Tuesday, November 6, 2012

Understanding Master Data Management

I was speaking with recently on the topic of MDM - it occurred to me not too long after we began the conversation that we more than likely had differing perspectives as to what Master Data Management meant. That's inspired me to write this post to talk a little bit about how better to understand MDM.

MDM, The Core Concept:
Let's start with what Master Data is not, Master data is not:
  1. Meta-data, which is a description  of data  (or data about data as it's commonly referred to as).
  2. Ontology,  Taxonomy or Vocabulary - Master data can be derived from these but is not in itself a formal semantic construct.
  3. Software Tool - ultimately, Master Data is technology-agnostic; it is a logical construct which can be defined through various modeling tools and realized through a variety of data management software solutions.  At the point where Master Data becomes tightly coupled with any one software tool or any one modeling technique it will likely loose a great deal of its potential value to the enterprise.
So, then what is it? How would we characterize what can become Master Data or not ?
  1. It may be considered "data of record" or an authoritative data source, but it might not be also. Data of record implies that there is a system of record with sanctioned data elements that are not meant to be repeated throughout the enterprise across other systems. Or this might refer to data entities which are determined to be unique and authoritative across the enterprise regardless of their current use (in a system).
  2. Master data is reference data, sort of. If we consider that reference data is a definitive set of element definitions or entities associated with any particular business domain, sub-domain or problem space. In this capacity, Master Data may serve multiple roles, including: discovery, registry or repository access, data dictionary foundation.
  3. Benchmark - this is a critical consideration; any data entities defined as Master Data elements within an enterprise are unlikely to remain unchanged or unmodified. Eventually there will be variations of Master Data sets, these variations must be tracked back to their source and there must also be a mechanism whereby others in the enterprise can understand where, why and how those modifications occurred 'atop' the core sets of Master Data. Thus the Master Data is a baseline or benchmark wherein the data chain of custody can be managed or tracked.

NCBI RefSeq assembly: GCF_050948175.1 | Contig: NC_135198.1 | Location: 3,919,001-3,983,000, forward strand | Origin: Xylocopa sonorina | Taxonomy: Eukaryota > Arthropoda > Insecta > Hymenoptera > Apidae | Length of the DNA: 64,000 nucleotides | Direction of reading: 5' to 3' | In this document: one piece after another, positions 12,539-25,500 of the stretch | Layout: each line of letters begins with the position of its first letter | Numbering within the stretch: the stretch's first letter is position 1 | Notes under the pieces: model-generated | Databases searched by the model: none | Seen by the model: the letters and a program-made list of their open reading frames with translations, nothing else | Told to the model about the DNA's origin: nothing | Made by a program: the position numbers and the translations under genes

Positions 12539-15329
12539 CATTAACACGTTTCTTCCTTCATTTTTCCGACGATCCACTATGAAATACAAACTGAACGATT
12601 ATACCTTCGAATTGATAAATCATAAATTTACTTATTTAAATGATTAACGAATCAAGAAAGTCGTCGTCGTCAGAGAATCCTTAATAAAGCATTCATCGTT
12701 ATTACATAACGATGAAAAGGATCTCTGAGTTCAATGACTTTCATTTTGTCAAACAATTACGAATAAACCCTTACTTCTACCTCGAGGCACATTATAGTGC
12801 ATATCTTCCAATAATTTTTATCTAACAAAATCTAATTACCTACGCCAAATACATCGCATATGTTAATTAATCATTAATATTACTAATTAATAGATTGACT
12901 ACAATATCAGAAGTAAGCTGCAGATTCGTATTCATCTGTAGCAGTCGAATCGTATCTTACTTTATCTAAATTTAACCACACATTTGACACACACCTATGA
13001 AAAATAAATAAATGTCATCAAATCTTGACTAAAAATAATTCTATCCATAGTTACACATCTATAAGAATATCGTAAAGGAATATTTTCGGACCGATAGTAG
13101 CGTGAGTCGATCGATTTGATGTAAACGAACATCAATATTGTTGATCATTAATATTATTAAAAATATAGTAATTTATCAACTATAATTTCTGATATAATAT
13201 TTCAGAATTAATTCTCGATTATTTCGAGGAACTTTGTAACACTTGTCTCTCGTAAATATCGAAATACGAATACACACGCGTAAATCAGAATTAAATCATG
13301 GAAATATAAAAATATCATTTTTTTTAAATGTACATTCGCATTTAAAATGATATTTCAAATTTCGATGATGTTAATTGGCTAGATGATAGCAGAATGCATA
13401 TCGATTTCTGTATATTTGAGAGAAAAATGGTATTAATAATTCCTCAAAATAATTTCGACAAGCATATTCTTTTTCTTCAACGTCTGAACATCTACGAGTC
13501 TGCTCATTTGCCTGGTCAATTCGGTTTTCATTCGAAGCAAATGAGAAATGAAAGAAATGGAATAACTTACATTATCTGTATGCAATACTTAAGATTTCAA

4. It can be a canonical data model or data exchange model - this is important in cases where the core data architecture has not yet been designed or deployed, or in cases where it is anticipated that there will be a major or radical transformation of the existing architecture to a new one. The model can contain Master Data elements or sets within it.
MDM in Today's Implementations
Much of what we refer to now as MDM solutions have been borne out of previous product solutions that were describe as meta-data management solutions. For many of the MDM solutions on the market, the "repository or registry" architectural construct / pattern is how this capability is harnessed.  Another architectural approach related to MDM might be referred to as the middleware design - this extends MDM into data transport and is focused on supporting accurate message translation. And of course there are solutions that combine both aspects.

One of the most important aspects of MDM is identifying what constitutes Master and Reference Data

Perhaps we can consider that there are at least two philosophical approaches to MDM:
  • Passive MDM - This is most closely aligned to the original Meta-data management solutions with a central repository to support discovery and high level data reconciliation.
  • Active MDM - This is most closely aligned with solutions stemming from EAI, Middleware, ETL based solutions where data reconciliation rules are being applied at multiple levels and in more detail.
  • Hybrid MDM - Both solutions are relatively weak in dealing with bi-directional reconciliation focused heavily on transactional systems (it is much easier to reconcile historical data from multiple sources than real-time data from multiple sources).  Hybrid MDM applies both previous techniques and new ones to tackle the most problematic use cases.
It is clear to anyone who has worked with database development and data-system integration that having the ability to reconcile data sources adds tremendous value to the enterprise helping to improve performance, integrity and overall efficiency. Being able to do some of this automation using COTS tools is even more appealing, however there is still a set of processes which ultimately takes precedence here if one is to deploy a successful MDM solution. The enterprise data governance approach must be defined first, the data and business environment must be modeled and if ownership of data sets is to be handed off to user groups (either fully or partially) the impact to both governance and model maintenance must be considered and mitigated in advance.

As we've discovered with nearly every IT technology and product over the past 40 years - implementation without process or architectural considerations leads to many issues, often more issues than existed before the technology was introduced.  This is no exception with MDM - the most important thing to consider here is that deployment of MDM software can significantly impact or influence both solution performance and integrity but proceeding without working through the implicit architectural / enterprise issues is risky.

Copyright 2012  - Technovation Talks, Semantech Inc.


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